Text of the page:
Maryland and Delaware are considering a joint project to reduce chicken manure waste in both states by burning it in a power plant in Vienna, Md.
Govs. Parris N. Glendening and Thomas R. Carper announced that their states may join in converting the coal-powered plant after they met yesterday with officials of Conectiv Inc., which owns the facility.
Conectiv is the holding company for Delmarva Power & Light Co., one of the utilities supplying electricity to the Eastern Shore.
The two Democrats disclosed few details of the proposal other than to say that it was one of several being considered to rid Delmarva of its huge concentration of poultry litter.
Carper said that burning chicken manure to generate electricity is "not rocket science." The Delaware governor noted that Fibrowatt Ltd. of London has three electric power plants operating in England that burn 700,000 tons of manure a year.
Glendening said it was too soon to estimate the cost of converting the Dorchester County power plant and no agreement has been reached to go forward with the project.
Carper said such a joint project would involve private capital, but could be subsidized by state and federal funds.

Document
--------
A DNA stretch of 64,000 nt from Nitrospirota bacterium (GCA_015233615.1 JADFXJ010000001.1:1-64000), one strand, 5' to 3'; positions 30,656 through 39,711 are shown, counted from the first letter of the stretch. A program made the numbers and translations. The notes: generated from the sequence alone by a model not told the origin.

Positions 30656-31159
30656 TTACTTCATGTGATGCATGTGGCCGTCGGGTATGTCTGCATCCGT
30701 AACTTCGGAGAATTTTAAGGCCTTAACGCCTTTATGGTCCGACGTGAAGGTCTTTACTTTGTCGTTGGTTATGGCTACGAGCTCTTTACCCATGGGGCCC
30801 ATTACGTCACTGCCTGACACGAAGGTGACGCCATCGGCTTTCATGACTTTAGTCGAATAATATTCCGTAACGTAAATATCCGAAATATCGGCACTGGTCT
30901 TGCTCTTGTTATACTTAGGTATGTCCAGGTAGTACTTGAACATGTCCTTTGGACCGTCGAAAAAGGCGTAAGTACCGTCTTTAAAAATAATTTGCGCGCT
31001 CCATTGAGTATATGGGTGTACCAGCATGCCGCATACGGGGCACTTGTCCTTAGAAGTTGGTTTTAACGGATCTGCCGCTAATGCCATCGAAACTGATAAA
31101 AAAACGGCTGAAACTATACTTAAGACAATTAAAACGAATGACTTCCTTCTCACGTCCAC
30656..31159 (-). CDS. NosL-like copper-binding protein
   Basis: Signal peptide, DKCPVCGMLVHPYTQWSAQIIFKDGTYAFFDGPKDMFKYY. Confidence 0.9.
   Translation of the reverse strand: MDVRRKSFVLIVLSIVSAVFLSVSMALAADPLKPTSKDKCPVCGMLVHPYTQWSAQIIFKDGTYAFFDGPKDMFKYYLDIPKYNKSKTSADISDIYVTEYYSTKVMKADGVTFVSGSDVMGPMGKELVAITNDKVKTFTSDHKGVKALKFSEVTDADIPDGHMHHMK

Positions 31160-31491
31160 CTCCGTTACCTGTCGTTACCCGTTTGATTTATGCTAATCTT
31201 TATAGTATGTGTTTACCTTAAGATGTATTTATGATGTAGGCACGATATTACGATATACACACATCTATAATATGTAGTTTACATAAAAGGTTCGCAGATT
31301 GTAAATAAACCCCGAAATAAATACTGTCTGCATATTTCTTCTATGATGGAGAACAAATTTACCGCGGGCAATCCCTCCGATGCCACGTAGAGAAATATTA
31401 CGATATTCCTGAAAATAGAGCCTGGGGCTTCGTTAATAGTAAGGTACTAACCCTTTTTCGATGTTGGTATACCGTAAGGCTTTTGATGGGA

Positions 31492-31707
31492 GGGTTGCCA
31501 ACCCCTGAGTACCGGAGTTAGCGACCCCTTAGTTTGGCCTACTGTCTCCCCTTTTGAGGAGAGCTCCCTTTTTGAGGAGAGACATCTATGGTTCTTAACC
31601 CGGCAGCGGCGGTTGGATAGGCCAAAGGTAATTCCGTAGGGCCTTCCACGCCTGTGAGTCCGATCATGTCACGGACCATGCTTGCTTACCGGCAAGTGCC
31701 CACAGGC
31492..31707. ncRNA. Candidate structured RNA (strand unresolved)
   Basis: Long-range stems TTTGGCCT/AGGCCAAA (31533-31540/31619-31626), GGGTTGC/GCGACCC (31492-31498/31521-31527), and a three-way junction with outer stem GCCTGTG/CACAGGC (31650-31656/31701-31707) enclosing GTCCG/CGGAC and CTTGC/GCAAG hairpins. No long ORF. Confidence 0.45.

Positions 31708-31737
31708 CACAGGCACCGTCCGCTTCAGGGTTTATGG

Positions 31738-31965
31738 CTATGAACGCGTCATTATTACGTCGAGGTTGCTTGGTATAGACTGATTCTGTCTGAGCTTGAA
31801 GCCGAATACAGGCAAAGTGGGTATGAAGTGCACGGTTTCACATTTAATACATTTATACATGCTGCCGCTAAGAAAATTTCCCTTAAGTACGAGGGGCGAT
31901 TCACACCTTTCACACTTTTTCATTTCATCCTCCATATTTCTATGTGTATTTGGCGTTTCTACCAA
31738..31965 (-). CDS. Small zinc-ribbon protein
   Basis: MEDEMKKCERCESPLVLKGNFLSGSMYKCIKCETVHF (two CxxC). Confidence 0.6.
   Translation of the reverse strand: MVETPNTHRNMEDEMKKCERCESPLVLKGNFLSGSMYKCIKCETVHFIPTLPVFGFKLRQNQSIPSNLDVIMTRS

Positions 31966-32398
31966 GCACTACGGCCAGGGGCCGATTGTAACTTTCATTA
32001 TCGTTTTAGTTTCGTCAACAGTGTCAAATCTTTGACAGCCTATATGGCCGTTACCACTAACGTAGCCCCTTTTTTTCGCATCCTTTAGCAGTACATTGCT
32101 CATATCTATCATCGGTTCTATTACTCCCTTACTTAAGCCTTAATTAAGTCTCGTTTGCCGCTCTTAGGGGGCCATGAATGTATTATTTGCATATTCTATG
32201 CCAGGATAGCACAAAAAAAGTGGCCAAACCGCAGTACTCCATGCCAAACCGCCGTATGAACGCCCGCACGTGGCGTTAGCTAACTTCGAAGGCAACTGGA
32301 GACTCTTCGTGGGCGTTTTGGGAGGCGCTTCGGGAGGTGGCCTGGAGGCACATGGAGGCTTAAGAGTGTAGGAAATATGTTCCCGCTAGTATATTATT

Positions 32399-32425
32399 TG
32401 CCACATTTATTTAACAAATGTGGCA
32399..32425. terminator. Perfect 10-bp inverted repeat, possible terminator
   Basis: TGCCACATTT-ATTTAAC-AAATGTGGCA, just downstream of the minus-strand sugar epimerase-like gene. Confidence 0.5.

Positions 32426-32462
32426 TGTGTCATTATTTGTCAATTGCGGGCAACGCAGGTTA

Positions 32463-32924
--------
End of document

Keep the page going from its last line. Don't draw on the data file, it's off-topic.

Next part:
The Vienna plant was selected because it is in the center of the poultry producing regions of both states, he said.
"There is no single solution" to Delmarva's chicken manure problem, Carper said. He said the litter could also be made into pellets and sold to gardeners and farmers as fertilizer.
Officials of Conectiv left the governors' news conference in Annapolis without commenting on the proposal.
Fibrowatt officials have expressed interest in setting up a power plant in Maryland, similar to those it has opened in England.
The plants are a good way to get rid of chicken manure, but are not the most economical way of generating electrical power, company officials concede. They have said that government subsidies would be needed to make a project viable.
The Vienna project would be in addition to the state's efforts to convert the boilers at the Eastern Correctional Institution in Westover from wood chips to chicken waste for the generation of heat and electricity, said Glendening.
Last summer, Maryland awarded McBurney Corp. of Norcross, Ga., a $145,500 contract to study the conversion. That project "is still being studied," Glendening said.
Scientists suspect runoff from fields using chicken manure as fertilizer contributed to Pfiesteria outbreaks in 1997 that closed portions of three Shore waterways.
Pub Date: 2/09/99